Now, look at a rifled gun. The spin induced by the rifling keeps the projectile centered in the bore of the cannon so that it has a much more uniform exit from the muzzle. This increases accuracy. I should mention that this is not a new revelation. Look at the difference between the smoothbore flintlock musket of the American Revolution to the “Kentucky” rifle. And in the Mexican War, the Mississippi Regiment, raised by a guy named Jefferson Davis, used the M-1841 flintlock rifle to great effect.
When I entered the Army, the M-60A1 tank, with the 105mm gun, was rated for a maximum effective range of 4,400 meters; which was the maximum graduation on the dial of the rangefinder. But the gun was phenomenally accurate. I regularly hit tank hull targets at ranges up to 5,400 meters, on the first shot. I just used the firing tables, the mil scale in my binoculars, and over-rode the servo-mechanical “computer”. I trained my men to do the same. I normally eschewed the prescribed tank gunnery firing ranges, and selected ones that overlooked the artillery impact zone. Thus my men could fire at those long distances.
Part of this capability was due to the zero procedure. The rifled gun, with American engineered ammunition, is more accurate with a fin stabilized (meaning it has fins on the back, like an arrow) projectile. A fin stabilized projectile does not have Magnus drift or rifling drift. So the projectiles go to exactly where the tube is pointing. It was easy to zero the tank (the act of bringing the sights and the impact of the projectiles to the same place) with the fin stabilized HEAT-TP-T cartridge (an aluminum duplicate of the High Explosive Anti-Tank projectile, see another essay). It was normal, when zeroing the tank at 1,200 meters, to fire a 3 shot group that could be covered with one’s hat. Such accuracy means that all the holes are well within a 50 centimeter circle at over 5,000 meters.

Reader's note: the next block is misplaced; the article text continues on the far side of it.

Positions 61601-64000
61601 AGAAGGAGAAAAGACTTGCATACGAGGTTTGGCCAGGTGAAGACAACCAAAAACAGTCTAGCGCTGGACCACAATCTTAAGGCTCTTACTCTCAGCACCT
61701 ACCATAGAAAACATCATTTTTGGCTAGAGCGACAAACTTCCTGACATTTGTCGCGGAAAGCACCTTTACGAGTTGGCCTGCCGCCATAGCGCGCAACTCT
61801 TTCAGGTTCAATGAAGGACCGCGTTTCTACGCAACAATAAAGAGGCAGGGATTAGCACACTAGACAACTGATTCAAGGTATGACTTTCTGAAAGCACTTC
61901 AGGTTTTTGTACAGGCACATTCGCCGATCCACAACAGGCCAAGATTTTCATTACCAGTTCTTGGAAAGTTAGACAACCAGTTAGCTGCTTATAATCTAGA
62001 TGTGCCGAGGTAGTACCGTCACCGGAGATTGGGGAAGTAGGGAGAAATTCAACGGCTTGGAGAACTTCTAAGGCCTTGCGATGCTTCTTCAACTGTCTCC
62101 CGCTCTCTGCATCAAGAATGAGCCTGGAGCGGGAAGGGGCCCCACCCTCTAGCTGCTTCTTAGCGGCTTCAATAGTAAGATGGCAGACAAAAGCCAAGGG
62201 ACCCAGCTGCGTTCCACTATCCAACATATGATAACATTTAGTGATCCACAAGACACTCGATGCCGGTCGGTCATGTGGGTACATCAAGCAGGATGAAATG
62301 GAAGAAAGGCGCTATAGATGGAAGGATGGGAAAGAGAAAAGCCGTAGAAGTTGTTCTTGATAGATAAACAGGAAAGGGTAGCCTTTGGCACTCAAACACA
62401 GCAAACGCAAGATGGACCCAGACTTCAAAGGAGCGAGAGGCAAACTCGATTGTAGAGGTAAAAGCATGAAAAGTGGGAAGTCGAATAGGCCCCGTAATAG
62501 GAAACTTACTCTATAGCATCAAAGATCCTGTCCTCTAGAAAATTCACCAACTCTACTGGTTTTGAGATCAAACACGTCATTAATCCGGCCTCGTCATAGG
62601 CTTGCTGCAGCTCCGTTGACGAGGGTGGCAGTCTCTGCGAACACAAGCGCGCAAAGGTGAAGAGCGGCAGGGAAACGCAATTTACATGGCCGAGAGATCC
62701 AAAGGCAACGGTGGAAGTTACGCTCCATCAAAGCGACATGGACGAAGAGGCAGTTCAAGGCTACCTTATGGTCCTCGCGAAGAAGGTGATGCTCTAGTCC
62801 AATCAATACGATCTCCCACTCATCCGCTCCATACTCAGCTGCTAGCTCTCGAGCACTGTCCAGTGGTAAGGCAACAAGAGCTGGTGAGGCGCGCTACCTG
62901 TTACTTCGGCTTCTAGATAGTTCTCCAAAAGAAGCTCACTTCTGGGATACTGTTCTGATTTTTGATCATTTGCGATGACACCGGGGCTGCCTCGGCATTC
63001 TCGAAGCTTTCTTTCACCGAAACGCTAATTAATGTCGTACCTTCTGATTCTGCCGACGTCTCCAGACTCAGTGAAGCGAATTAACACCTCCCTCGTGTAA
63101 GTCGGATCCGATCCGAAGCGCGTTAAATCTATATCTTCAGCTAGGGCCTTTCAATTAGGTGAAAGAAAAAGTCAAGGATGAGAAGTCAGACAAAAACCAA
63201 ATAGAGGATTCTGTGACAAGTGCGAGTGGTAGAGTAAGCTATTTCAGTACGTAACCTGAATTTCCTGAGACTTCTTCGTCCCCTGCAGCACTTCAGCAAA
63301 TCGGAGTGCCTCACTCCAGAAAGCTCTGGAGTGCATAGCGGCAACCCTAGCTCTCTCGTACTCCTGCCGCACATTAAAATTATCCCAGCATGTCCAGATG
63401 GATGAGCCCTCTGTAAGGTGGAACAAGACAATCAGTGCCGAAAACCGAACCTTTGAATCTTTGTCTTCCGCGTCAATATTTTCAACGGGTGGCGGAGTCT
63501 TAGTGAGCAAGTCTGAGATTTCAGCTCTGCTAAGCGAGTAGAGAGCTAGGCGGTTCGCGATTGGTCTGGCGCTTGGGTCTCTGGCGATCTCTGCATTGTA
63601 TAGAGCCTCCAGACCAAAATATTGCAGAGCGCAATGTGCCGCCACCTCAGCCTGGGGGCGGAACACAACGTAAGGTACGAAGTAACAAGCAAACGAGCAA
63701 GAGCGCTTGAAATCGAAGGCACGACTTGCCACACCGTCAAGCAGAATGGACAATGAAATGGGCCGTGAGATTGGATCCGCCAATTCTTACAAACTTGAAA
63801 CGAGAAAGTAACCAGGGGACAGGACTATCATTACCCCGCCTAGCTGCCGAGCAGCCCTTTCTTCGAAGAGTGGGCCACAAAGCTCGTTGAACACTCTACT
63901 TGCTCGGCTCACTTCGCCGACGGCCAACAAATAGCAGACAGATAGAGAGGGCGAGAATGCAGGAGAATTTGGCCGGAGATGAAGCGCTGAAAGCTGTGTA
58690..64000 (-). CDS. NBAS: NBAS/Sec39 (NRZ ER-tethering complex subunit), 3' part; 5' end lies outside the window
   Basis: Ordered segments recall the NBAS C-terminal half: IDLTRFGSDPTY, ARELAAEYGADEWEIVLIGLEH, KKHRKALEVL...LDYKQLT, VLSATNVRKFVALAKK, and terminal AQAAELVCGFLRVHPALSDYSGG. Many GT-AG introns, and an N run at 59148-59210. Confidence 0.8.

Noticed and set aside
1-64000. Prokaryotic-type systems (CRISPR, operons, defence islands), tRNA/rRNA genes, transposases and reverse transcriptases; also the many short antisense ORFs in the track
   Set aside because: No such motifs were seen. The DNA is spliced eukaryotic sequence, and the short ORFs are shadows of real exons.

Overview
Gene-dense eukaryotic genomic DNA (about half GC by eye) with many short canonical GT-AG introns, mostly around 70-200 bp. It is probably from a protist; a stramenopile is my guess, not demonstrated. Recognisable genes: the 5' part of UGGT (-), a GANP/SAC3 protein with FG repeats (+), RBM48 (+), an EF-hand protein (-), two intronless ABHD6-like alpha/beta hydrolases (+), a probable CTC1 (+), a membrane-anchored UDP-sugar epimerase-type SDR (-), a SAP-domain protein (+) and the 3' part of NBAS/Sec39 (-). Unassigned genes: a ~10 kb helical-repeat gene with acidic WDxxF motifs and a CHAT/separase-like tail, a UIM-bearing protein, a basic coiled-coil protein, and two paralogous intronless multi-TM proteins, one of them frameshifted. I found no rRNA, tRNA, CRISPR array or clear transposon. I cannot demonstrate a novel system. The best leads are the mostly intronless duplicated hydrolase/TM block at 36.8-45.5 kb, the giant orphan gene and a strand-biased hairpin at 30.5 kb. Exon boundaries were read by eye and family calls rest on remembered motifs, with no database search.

The job of the tank is to place direct fires upon the enemy. The 105mm Gun has, by a wide margin, the largest variety of different projectiles to fire. For a tanker, the ammunition for the main gun falls into the category of anti-tank or the category of antimateriel/anti-personnel.
For anti-tank there are:
For anti-materiel/anti-personnel there are:
For target practice and for zeroing there are:
There is still one more advantage for the 105mm. The HE, WP, and APERS are all a steel cased projectile with a fuze well in the nose. This means that the crew can install different fuzes to do different jobs.
Therein lies another great advantage to the 105mm Gun. A fuze has to be “bore safe” meaning that it is not delicate and only arms itself after being fired. In the rifles gun, the projectile instantly goes from stationary to rotating at some 2,500 revolutions per second, as it leaves the chamber end enters the rifling. This is heaven for a fuze designer. This centrifugal force allows the designer to do all kinds of different things (see essay on fuzes), which cannot be done on a fuze for use in a smoothbore gun.
For an ammunition and ballistics expert, the answer is clear. With the greater number of rounds of main gun ammunition stowed in the tank, the far superior accuracy, and the incredible variety of available ammunition, the 105mm Tank Gun is not obsolete.